Zinat Indication:

For the treatment of many different types of bacterial infections such as bronchitis, sinusitis, tonsillitis, ear infections, skin infections, gonorrhea, and urinary tract infections.

Zinat Mechanism Of Action:

Zinat, like the penicillins, is a beta-lactam antibiotic. By binding to specific penicillin-binding proteins (PBPs) located inside the bacterial cell wall, it inhibits the third and last stage of bacterial cell wall synthesis. Cell lysis is then mediated by bacterial cell wall autolytic enzymes such as autolysins; it is possible that cefuroxime interferes with an autolysin inhibitor.

Zinat Drug Interactions:

Probenecid Probenecid increases the antibiotic's level

Zinat Food Interactions:

Take with food to increase absorption.

Zinat Generic Name:

Synonyms:

  • Cefuroxime [USAN:BAN:INN]
  • Cefuroximo [INN-Spanish]
  • Cefuroximum [INN-Latin]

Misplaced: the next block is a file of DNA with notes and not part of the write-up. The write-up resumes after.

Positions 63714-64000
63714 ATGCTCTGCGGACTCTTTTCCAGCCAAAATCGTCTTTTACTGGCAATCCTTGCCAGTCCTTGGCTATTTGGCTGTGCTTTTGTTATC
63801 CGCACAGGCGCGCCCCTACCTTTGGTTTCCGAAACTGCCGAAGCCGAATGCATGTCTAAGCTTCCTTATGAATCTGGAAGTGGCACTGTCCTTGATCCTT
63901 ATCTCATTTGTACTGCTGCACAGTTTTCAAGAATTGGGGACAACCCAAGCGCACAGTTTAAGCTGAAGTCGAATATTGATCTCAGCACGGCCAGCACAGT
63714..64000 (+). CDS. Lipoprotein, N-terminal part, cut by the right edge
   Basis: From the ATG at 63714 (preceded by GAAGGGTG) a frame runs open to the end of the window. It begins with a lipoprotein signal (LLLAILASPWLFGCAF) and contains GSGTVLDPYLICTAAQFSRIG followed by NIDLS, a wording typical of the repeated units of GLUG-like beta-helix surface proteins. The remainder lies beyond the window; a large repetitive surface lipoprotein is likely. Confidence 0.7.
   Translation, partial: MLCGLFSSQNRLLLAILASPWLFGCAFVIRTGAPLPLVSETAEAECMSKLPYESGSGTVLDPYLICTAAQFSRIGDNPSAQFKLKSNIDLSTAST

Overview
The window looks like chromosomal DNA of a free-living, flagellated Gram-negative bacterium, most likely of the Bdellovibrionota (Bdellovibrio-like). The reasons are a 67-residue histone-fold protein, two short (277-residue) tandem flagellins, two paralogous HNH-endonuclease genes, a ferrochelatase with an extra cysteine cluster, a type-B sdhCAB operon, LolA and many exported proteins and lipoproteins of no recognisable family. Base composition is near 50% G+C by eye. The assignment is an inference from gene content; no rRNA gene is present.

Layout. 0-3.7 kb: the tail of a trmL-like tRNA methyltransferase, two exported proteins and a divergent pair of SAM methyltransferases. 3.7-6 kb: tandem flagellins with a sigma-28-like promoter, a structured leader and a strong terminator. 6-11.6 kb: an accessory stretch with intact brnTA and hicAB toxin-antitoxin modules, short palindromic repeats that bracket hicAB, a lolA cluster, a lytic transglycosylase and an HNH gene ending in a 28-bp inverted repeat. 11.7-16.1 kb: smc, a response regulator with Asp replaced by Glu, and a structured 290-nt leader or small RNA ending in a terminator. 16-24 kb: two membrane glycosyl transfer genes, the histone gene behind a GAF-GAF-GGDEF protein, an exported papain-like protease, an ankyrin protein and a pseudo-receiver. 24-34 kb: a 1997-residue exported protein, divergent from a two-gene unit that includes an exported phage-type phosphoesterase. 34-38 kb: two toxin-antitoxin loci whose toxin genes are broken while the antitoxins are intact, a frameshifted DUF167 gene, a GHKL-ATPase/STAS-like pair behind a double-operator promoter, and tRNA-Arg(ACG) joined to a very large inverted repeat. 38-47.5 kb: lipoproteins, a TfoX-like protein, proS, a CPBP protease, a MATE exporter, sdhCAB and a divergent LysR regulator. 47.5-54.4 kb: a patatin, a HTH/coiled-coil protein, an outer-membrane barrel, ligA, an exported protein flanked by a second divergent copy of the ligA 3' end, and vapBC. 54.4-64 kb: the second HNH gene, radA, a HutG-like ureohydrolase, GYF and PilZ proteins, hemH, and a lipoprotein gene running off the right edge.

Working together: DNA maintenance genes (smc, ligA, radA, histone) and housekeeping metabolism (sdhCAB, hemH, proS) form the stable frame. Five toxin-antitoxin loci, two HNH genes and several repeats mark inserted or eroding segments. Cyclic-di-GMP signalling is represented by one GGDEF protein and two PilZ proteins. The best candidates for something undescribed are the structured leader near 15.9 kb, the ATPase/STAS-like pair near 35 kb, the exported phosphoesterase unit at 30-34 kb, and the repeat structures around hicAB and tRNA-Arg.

• Cefuroxim

Drug Type:

Small Molecule; Approved

Absorption:

Absorbed from the gastrointestinal tract. Absorption is greater when taken after food (absolute bioavailability increases from 37% to 52%).

Toxicity (Overdose):

Allergic reactions might be expected, including rash, nasal congestion, cough, dry throat, eye irritation, or anaphylactic shock. Overdosage of cephalosporins can cause cerebral irritation leading to convulsions.

Protein Binding:

50% to serum protein

Biotransformation:

The axetil moiety is metabolized to acetaldehyde and acetic acid.

Half Life:

Approximately 80 minutes following intramuscular or intravenous injection.

Dosage Forms of Zinat:

Powder, for solution Oral
Tablet Oral
Powder, for solution Intravenous

Chemical IUPAC Name:

(6R,7R)-3-(carbamoyloxymethyl)-7-[[(2E)-2-furan-2-yl-2-methoxyiminoacetyl]amino]-8-oxo-5-thia-1-azabicyclo[4.2.0]oct-2-ene-2-carboxylic acid

Organisms Affected:

Enteric bacteria and other eubacteria

Zinat to general, pharmacology

General, pharmacology..